Did you know?: Oman region, a Hub on the Maritime Trade Routes

Traditional Tanzanian Dhow Boats © Magdalena Paluchowska / Shutterstock.com

We invite you to join us each week for Did you know? articles which adhere to preselected themes. Knowledge and appreciation of these subjects helps to preserve, diffuse, and promote elements of our common heritage of the Silk Roads.

Situated on the eastern coasts of the Arabian Peninsula to the Arabian Sea, and the Indian Ocean, Oman had a crucial position along the maritime Silk Routes over centuries. Thanks to their outstanding navigations knowledge, inhabitants of Oman had excellent sailing skills, and used maritime routes since at least the third millennium B.C. This is a consequence of the secure maritime routes, and location, which is at the crossroads between South East Asia, the Middle East and Africa. It also results from its long coasts stretching from the Strait of Hormuz in junction of the Persian Gulf and the Arabian Sea to the Indian Ocean coasts. In addition, due to their location, the people of this coastal region were great ship-builders. Mainly, because of the timber they imported from India, and sometimes exported to the Gulf of Aden region, through these maritime routes.

There are evidences of boats that headed to Egypt and embarked in Dhofar region in the southern Arabian Peninsula, around 3000 B.C. During the reigns of Egyptians Pharaohs, ships from the Arabian Peninsula transported goods from Dhofar to Egypt. The goods carried included frankincense used at this time for perfumes, the embalming of the Egyptian mummies, and for religious usages. Furthermore, according to the Bible, the frankincense, myrrh, and gold carried by the Three Wise Men to the holy child were from Dhofar. Consequently, this region became an important meeting place for merchants of diverse horizons, who bought these goods, and continued their journey towards South East Asia.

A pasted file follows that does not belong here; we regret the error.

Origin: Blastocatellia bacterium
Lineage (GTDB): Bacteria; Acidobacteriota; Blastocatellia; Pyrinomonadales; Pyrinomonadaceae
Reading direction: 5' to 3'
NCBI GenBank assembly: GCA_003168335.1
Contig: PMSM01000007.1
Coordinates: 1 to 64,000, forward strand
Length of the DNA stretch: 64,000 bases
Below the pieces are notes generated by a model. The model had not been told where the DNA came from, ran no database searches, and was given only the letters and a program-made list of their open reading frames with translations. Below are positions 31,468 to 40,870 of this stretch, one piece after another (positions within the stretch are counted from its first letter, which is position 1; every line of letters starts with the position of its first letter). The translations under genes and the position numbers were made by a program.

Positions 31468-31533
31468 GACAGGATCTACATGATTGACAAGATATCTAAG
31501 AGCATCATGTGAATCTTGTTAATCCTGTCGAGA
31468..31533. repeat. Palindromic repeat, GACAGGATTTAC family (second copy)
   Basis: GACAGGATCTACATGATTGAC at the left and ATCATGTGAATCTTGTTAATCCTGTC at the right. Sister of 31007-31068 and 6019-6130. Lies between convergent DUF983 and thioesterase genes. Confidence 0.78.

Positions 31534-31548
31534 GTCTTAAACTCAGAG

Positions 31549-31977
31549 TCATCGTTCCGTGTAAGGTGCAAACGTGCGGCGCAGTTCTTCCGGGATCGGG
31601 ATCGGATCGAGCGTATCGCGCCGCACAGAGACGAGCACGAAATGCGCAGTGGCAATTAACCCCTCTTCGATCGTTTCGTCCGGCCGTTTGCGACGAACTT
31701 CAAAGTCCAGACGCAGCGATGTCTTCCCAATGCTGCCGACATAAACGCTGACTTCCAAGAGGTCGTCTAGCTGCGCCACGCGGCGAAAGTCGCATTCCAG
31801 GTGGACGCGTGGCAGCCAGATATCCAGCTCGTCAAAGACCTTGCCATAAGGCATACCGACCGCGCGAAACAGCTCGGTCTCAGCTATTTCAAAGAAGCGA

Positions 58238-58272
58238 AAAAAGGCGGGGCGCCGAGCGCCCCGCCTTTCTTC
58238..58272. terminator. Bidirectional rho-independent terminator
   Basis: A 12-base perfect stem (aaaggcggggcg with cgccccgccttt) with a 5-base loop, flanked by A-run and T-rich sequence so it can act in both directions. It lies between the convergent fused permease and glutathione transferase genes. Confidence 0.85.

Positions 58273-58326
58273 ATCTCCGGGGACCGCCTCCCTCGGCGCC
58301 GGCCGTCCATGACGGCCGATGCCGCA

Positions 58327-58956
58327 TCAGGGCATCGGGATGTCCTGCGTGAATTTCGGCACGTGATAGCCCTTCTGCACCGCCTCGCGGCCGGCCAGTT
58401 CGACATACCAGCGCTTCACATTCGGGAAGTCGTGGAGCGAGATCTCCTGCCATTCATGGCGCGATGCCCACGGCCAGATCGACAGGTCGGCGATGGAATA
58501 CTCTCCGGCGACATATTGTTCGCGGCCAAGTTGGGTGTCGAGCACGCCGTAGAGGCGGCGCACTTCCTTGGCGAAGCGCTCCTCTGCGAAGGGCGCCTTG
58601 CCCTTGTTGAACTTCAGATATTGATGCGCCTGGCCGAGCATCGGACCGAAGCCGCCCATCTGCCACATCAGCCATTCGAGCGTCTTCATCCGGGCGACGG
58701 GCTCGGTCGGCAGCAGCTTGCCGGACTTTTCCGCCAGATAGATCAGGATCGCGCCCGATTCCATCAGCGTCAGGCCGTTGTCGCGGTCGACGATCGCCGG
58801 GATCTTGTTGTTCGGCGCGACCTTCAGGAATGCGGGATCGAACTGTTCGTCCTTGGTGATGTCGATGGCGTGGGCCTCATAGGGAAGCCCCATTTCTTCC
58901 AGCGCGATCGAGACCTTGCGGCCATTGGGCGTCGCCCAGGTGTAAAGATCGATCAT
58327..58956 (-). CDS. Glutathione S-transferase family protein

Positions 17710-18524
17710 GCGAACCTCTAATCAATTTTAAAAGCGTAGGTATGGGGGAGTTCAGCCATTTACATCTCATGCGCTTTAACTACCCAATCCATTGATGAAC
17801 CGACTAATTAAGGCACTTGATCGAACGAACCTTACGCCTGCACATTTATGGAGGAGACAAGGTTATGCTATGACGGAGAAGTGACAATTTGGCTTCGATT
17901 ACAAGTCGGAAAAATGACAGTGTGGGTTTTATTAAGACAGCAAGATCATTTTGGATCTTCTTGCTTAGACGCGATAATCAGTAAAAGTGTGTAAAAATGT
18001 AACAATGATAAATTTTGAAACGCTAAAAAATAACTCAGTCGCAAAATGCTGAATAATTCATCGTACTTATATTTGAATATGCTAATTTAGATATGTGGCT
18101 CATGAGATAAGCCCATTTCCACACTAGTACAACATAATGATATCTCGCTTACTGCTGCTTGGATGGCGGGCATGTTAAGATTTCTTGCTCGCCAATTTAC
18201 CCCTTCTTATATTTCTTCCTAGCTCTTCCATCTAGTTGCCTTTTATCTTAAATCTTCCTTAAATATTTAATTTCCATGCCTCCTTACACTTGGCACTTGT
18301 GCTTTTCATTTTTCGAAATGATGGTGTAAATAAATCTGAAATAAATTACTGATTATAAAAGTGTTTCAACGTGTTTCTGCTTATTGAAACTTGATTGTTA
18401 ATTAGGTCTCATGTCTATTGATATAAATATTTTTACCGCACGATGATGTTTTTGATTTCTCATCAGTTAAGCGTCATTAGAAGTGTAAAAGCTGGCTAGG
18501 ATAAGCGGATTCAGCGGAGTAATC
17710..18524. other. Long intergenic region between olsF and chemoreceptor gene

In this way, goods and merchants travelling from the Far East to the Middle East and Africa – respectively with final stop Basra in Iraq and Alexandria in Egypt –, had to stop in Sohar or Muscat (in the Northern part). This region was advantageous for the sailors because of the suitable winds; it also allowed the merchants to acquire fresh supplies.

Moreover, by the mid 9th century, Omani vessels from the Arabian Peninsula started sailing towards South China. The Chinese port of Quanzhou (Zaitun) was one of the major destination of Omani sailors. Quanzhou keeps even nowadays, different evidences of these exchanges especially during 14th century. Furthermore, Omani merchants played an important role in the expansion of Islam toward South East Asia.

On the other hand, archaeological evidences such as silk, ceramics, ivory, and textiles, found in Sohar, show a Chinese presence in the Arabian Peninsula. There are evidences that Omani Ships carried these products from China to the Arabian Peninsula by the 4th century A.D. Therefore, Sohar was at the heart of the Eastern-Western trade, and this powerful position made it one of the prosperous city of the region.

Through these maritime routes, boats from the Arabian Peninsula also reached East Africa. Indeed, the sailors used to carry Eastern Asian goods to these lands, and some of them established commercial settlements, and lived in this region. Zanzibar Island in modern Tanzania keeps outstanding elements of these interactions between the Arabian Peninsula and Africa over centuries.

To conclude, Oman is an example that shows how different civilisations and their cultural elements moved from one place to another through trade. These travellers would settle in other lands, living amongst and melting with the local people through different ways including intercultural marriages; resulting in cultural exchanges and unions. The maritime trade routes were definitely a junction between different worlds.


See also:

Interactions between Indian Subcontinent and Western Land during Roman Empire

Trade Routes in Himalayan India

Pakistan and the Silk Roads

The Anatolian Silk Roads

The Silk Routes of the Mongols

The Southern Silk Roads

The Great Silk Roads

This platform has been developed and maintained with the support of:


UNESCO Headquarters

7 Place de Fontenoy

75007 Paris, France

Social and Human Sciences Sector

Research, Policy and Foresight Section

Silk Roads Programme


Follow us